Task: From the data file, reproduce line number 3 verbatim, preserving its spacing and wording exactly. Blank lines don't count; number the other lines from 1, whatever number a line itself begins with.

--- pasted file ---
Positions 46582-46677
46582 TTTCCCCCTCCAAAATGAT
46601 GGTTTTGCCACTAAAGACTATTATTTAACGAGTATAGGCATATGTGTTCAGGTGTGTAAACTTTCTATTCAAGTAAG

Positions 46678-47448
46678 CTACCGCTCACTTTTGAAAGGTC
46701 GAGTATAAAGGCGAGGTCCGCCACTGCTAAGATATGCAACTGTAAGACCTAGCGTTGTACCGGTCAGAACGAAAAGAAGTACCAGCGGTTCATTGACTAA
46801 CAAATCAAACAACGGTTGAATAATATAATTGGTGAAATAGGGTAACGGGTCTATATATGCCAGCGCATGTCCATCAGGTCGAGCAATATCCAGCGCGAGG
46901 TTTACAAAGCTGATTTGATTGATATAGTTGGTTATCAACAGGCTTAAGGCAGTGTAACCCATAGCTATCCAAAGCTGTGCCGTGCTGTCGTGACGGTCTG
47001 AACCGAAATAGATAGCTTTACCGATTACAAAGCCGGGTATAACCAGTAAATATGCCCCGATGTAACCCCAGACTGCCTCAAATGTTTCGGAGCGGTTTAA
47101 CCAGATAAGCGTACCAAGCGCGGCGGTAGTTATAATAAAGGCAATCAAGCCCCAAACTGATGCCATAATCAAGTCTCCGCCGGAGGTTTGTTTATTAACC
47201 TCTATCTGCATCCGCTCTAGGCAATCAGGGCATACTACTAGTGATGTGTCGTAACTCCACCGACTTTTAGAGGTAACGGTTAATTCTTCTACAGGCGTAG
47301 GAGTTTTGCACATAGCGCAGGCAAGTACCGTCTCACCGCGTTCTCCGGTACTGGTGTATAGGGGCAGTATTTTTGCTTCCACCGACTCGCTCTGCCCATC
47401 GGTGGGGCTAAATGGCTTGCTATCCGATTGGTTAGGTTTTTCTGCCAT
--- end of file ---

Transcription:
46601 GGTTTTGCCACTAAAGACTATTATTTAACGAGTATAGGCATATGTGTTCAGGTGTGTAAACTTTCTATTCAAGTAAG